fatigue, urinary problems) as assessed with the movement To date, at least 23 trials with potential disease-modifying disorder Society (mdS)-uPdrS.50 The efficacy and safety agents have been conducted or are ongoing.46 results of AdAgiO have spurred a growing number of clini- health-related Quality of Life, economic cost, and implications of early Treatment cians to consider beginning rasagiline treatment in function- Therapy in Parkinson disease) trial, levodopa (150, 300, ally unimpaired patients (ie, not yet requiring levodopa or and 600 mg/day) was significantly better than placebo in reducing the worsening of Parkinson’s symptoms at week 42 The outcomes associated with rasagiline should not be (P <.001).58 however, patients in the levodopa group had considered a class effect of mAO-B inhibitors. Specifically, significantly more adverse events (including dyskinesias) the results of AdAgiO cannot necessarily be extrapo- than those in the placebo group. results from the eLLdOPA lated to selegiline, another available mAO-B inhibitor. trial are described in detail in the article by hauser38 in this Selegiline is metabolized to the amphetamine derivatives L-methamphetamine and L-amphetamine,51 which are pres- The reAL-PeT (requip as early Therapy versus L-dopa- ent in sufficient concentrations to produce side effects in PeT) trial used f-dopa positron emission tomography (PeT) patients with Pd. Additionally, chronic exposure to these as a biomarker of neuronal degeneration to evaluate the compounds has been shown to induce neurotoxicity in ani- effects of ropinirole versus carbidopa/levodopa on disease mal and laboratory studies,52,53 and studies demonstrate that progression.59 After 2 years, the ropinirole group demon- L-methamphetamine inhibits the potential neuroprotective strated significantly greater preservation in biomarker uptake activities of selegiline.54 rasagiline, on the other hand, is in the putamen and substantia nigra than the levodopa group devoid of amphetamine-derived or neurotoxic metabolites. (P = .022). however, in contrast with the biomarker results, Thus, the pharmacologic differences between rasagiline and the clinical benefit in the levodopa group was significantly selegiline preclude any meaningful comparisons of clinical Pramipexole was evaluated in the PrOud (Pramipexole Selegiline was evaluated as a possible disease-modi- on underlying disease) trial, a placebo-controlled, delayed- fying agent in dATATOP (deprenyl and Tocopherol start study designed to evaluate the potential disease-modifying Antioxidative Therapy of Parkinsonism), a large trial effect of pramipexole 1.5 mg/day. Preliminary results reported designed to assess the ability of early intervention with as an abstract reported no significant difference in uPdrS selegiline or tocopherol to postpone levodopa initiation in scores at final study visit (after 15 months) between the early- 800 patients. While tocopherol showed no benefit, patients and delayed-start pramipexole groups (P = .65) and no differ- receiving selegiline as monotherapy were able to significantly ence in loss of striatal dopaminergic neurons (P = .84).60 delay the need for levodopa therapy compared with the group Several compounds have been tested in futility trials and receiving placebo and demonstrated a significant reduction warrant additional investigation, including coenzyme Q10 in disease progression as measured by the uPdrS (P <.001 and creatine.61,62 coenzyme Q10 is currently being evalu- vs placebo).55 however, upon completion of the study, a ated as a potential disease-modifying agent in an ongoing subset of patients given placebo were initiated on open-label 16-month clinical study known as Qe3.63 creatine is also selegiline (ie, received delayed-start selegiline), and uPdrS currently being evaluated as a potential disease-modifying outcome scores in this group were no different than in the agent in a large ongoing 5-year clinical trial (known as LS-1) original selegiline monotherapy group. Thus, the benefits sponsored by the National institute of Neurological disorders appear to be largely related to the symptomatic effects of the and Stroke as part of the NeT-Pd (Nih exploratory Trials in drug rather than to disease-modifying effects.56 A trial from the Swedish Parkinson Study group also demonstrated a delay of levodopa initiation with selegi- Conclusion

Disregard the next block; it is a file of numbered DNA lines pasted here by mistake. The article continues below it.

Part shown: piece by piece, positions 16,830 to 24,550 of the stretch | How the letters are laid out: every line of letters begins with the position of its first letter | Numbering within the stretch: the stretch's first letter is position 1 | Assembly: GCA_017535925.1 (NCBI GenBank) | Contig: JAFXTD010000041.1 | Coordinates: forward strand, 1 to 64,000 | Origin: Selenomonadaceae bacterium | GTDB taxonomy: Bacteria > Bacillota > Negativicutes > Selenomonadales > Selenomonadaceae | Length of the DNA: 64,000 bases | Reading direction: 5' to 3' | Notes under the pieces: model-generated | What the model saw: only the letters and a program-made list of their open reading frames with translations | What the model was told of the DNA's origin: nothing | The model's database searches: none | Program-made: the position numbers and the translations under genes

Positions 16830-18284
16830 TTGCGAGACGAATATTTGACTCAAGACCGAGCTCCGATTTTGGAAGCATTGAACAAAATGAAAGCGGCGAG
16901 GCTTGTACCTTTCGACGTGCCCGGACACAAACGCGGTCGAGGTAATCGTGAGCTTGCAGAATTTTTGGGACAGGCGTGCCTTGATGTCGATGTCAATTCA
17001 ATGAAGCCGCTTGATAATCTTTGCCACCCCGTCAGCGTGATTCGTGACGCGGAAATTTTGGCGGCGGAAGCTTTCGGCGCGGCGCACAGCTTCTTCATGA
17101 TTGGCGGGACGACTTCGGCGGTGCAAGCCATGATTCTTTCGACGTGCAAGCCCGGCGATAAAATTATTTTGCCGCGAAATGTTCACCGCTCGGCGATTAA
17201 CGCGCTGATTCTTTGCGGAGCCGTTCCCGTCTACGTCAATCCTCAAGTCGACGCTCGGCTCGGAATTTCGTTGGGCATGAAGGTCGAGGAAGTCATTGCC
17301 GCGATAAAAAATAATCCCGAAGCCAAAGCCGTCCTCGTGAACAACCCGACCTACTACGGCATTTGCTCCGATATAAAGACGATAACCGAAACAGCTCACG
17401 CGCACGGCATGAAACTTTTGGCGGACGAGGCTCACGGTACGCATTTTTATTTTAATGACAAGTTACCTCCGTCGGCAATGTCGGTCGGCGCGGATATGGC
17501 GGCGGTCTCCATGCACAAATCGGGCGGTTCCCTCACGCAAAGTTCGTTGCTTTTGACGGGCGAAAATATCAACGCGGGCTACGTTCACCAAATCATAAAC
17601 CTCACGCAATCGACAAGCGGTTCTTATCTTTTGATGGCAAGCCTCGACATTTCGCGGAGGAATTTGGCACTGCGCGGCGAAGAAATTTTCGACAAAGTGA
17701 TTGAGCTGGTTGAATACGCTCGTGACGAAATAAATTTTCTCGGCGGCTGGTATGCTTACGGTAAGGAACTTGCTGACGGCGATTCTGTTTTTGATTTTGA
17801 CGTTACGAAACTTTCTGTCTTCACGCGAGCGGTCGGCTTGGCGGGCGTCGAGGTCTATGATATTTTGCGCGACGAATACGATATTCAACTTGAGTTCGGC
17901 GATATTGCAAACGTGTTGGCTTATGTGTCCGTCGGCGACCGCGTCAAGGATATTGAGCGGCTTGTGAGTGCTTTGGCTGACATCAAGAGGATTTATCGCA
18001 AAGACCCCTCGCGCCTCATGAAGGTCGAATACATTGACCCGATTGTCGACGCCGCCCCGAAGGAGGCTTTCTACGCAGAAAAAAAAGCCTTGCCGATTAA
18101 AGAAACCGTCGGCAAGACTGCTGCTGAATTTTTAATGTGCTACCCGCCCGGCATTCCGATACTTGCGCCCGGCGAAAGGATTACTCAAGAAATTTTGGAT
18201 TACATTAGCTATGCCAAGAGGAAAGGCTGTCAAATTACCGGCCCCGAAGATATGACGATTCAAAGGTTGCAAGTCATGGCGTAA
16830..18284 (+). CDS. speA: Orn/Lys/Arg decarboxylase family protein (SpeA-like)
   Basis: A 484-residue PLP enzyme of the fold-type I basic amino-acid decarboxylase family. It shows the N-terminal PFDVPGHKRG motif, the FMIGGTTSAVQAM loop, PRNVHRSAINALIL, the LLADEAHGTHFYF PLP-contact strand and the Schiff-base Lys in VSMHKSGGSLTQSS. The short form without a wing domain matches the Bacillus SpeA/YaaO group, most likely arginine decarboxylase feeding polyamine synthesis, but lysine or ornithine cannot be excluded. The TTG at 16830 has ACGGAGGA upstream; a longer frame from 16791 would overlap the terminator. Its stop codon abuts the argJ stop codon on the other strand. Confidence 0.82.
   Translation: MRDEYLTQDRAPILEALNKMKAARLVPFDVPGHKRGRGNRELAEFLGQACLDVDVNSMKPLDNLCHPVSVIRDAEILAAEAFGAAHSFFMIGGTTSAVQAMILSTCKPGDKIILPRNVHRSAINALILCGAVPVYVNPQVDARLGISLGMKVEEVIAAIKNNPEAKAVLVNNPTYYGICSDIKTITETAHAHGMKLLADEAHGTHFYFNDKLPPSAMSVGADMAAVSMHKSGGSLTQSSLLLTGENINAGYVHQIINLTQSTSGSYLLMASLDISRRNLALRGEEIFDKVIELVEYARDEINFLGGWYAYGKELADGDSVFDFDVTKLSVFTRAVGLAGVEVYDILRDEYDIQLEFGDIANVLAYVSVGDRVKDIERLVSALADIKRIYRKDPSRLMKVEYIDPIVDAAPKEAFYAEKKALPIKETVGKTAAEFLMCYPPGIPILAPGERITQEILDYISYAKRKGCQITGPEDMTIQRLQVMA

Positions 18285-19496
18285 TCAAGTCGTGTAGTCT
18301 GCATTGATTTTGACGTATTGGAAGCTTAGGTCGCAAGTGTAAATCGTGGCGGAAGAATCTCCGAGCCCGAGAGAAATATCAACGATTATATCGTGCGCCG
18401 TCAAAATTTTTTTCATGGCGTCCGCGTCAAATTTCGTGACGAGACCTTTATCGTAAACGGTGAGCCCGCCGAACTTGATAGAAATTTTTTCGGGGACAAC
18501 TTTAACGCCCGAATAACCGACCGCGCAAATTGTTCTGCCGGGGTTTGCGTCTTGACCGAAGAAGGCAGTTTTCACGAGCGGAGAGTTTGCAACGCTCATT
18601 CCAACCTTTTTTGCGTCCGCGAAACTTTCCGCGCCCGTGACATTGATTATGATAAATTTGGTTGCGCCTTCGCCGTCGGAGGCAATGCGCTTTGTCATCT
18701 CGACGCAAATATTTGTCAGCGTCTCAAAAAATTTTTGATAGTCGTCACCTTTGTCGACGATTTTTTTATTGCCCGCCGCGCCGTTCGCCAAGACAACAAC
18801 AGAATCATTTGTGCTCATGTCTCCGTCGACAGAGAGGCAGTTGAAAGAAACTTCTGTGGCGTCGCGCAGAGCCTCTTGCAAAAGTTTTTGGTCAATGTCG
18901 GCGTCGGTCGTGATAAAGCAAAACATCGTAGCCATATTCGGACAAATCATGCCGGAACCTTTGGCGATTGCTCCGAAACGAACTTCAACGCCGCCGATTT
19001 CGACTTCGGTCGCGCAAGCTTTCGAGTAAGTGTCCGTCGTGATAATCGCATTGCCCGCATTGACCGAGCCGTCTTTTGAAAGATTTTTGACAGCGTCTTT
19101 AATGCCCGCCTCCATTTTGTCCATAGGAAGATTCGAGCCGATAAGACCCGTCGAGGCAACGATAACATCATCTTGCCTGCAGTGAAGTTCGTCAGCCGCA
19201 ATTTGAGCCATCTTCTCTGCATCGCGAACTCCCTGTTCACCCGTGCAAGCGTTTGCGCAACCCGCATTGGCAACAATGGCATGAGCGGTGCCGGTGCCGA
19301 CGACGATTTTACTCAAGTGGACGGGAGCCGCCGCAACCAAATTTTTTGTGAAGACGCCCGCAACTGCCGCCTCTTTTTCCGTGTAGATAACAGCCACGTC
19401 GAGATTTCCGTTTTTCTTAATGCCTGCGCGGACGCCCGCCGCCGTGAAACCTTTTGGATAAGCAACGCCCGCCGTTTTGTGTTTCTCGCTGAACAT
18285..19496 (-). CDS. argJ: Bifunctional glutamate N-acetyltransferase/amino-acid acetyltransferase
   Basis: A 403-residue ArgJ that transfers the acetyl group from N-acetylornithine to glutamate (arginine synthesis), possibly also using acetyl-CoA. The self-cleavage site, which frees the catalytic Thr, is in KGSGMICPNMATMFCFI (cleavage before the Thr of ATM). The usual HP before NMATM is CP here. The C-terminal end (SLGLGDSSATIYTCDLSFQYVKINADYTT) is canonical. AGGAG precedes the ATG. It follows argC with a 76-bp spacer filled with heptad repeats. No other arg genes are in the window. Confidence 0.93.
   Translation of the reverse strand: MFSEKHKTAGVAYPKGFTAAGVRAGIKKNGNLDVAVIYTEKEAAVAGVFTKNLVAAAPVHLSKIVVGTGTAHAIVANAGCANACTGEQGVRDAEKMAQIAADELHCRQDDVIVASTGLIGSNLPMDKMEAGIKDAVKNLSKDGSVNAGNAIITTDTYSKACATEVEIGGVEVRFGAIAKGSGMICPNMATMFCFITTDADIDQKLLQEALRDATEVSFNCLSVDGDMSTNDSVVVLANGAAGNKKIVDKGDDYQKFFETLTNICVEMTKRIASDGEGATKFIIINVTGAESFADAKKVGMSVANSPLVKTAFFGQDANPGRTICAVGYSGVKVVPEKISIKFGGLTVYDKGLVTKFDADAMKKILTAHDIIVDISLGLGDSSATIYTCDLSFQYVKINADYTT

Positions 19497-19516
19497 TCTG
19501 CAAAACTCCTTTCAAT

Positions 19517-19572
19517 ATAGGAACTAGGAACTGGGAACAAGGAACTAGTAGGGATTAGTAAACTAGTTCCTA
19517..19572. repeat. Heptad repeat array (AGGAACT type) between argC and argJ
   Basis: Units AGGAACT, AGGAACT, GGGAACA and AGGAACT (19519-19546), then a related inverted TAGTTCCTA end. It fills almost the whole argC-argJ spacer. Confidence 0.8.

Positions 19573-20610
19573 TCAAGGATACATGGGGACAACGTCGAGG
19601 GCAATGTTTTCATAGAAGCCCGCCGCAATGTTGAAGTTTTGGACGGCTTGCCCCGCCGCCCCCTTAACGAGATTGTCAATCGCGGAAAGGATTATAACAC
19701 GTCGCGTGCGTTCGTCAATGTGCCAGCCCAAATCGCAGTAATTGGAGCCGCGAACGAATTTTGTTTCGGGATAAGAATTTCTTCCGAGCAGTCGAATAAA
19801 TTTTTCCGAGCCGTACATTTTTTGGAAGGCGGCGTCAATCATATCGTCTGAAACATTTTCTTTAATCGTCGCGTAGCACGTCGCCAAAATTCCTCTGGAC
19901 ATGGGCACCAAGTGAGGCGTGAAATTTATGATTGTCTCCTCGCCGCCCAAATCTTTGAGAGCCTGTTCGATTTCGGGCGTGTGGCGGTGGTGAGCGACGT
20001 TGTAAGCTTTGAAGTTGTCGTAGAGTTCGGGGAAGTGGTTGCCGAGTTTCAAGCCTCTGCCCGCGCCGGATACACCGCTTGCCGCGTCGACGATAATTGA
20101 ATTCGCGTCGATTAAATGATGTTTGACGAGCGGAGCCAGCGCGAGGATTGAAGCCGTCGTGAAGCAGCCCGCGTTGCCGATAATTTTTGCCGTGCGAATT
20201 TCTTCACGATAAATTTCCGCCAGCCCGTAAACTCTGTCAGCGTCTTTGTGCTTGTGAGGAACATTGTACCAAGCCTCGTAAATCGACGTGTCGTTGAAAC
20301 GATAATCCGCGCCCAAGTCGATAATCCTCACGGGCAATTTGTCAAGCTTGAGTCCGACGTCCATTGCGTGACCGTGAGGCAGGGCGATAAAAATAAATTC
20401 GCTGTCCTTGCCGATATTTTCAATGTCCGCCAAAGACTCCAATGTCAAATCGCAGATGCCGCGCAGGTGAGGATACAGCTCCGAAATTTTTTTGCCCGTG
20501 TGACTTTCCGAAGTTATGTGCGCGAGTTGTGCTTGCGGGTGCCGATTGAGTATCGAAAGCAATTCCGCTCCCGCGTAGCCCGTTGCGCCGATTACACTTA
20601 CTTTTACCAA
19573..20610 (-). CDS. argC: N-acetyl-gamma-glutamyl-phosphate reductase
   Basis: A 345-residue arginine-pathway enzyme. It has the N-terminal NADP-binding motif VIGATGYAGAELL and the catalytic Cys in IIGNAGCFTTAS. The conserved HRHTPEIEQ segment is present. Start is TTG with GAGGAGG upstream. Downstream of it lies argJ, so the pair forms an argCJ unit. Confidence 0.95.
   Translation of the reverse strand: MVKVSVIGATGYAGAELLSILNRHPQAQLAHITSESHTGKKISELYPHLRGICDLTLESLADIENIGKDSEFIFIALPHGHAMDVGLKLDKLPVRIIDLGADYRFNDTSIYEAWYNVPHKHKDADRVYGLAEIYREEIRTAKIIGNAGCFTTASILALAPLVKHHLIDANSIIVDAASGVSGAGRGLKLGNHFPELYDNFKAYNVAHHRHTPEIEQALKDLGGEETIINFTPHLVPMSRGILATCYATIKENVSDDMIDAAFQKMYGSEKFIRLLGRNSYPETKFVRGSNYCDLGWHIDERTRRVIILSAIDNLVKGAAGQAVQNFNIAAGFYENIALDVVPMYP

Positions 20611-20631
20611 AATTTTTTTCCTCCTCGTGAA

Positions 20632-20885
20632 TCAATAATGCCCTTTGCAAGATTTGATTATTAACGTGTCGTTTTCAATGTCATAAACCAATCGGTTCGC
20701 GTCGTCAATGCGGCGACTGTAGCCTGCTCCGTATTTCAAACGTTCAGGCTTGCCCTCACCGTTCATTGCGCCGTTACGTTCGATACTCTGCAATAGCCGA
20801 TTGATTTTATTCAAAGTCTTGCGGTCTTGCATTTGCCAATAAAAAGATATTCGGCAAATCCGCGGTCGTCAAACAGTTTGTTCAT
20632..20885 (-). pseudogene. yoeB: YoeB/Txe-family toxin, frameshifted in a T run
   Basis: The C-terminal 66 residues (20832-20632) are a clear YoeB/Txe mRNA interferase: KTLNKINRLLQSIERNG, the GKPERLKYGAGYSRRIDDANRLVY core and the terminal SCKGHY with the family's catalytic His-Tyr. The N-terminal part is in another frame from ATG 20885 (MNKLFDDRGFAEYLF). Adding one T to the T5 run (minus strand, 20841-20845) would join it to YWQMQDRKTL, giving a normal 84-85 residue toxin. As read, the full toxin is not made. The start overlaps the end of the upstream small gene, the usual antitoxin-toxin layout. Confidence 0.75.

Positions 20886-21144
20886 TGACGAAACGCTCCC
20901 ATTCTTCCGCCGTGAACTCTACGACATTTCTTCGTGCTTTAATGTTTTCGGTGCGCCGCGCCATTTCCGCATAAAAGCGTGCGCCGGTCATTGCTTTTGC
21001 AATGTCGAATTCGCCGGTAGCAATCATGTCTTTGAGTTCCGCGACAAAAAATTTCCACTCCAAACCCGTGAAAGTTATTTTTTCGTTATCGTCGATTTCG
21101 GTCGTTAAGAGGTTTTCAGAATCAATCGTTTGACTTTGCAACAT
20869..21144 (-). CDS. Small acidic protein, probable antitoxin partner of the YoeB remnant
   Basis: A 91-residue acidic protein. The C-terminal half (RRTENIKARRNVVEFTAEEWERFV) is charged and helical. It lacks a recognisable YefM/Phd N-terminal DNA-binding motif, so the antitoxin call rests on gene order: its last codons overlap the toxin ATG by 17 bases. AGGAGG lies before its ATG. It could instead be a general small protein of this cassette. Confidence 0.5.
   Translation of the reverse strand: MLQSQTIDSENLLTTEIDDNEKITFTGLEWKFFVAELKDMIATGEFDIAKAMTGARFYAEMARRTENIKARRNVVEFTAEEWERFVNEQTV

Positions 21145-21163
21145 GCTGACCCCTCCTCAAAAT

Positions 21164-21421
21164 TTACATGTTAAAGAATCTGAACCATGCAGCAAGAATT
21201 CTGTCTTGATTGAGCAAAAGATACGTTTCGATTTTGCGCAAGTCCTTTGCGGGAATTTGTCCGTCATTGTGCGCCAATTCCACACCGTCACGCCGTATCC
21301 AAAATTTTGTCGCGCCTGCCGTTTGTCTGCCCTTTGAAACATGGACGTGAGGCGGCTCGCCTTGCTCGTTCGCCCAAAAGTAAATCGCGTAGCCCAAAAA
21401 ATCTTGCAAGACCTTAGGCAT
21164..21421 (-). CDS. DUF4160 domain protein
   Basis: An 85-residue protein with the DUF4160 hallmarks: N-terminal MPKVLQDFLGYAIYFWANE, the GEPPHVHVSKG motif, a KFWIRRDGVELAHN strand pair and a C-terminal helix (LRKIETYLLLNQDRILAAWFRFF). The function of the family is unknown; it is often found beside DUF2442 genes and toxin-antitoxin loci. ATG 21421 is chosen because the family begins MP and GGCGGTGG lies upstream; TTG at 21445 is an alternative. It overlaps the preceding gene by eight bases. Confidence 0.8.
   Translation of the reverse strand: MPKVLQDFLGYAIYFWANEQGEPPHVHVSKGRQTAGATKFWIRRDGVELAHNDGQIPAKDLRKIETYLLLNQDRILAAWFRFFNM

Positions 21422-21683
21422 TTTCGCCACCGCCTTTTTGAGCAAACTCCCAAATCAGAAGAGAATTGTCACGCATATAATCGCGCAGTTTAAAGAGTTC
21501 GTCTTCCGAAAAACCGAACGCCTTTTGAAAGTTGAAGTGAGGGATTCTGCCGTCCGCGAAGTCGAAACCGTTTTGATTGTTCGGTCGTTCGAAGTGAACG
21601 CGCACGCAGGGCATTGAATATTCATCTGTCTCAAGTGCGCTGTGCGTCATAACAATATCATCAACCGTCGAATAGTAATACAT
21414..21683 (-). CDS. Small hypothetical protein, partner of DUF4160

line.57 in the second phase of this study (n = 140), patients The progressive, debilitating nature of Pd results in who received long-term selegiline therapy in combination significant direct and indirect medical costs for providers, with levodopa for 5 years had significantly better uPdrS patients and their families, and society as a whole. Such costs outcomes compared with patients who received only will only grow more extensive as the population ages and the levodopa.43 Additional detail and discussion of the clini- prevalence of the disease increases. An increasing awareness cal trials with selegiline appear in the article by hauser38 of the presence of a premotor phase of the disease, in which early signs of Pd may be present as much as a decade before Other compounds that have undergone clinical testing for the classic tremor and other movement-related symptoms, disease modification in Pd or are still being evaluated include gives new urgency toward the identification of prospective levodopa and the dopamine agonists pramipexole and ropin- agents that may be disease modifying. Several agents have irole. in the eLLdOPA (earlier versus Later Levodopa been tested or are being tested as disease-modifying agents in n The AmericAN JOurNAL Of mANAged cAre n Pd, including coenzyme Q10, creatine, levodopa, pramipex- impacting on quality of life in Parkinson’s disease: results from ole, rasagiline, ropinirole, and selegiline. None of these drugs an international survey. Mov Disord. 2002;17(1):60-67.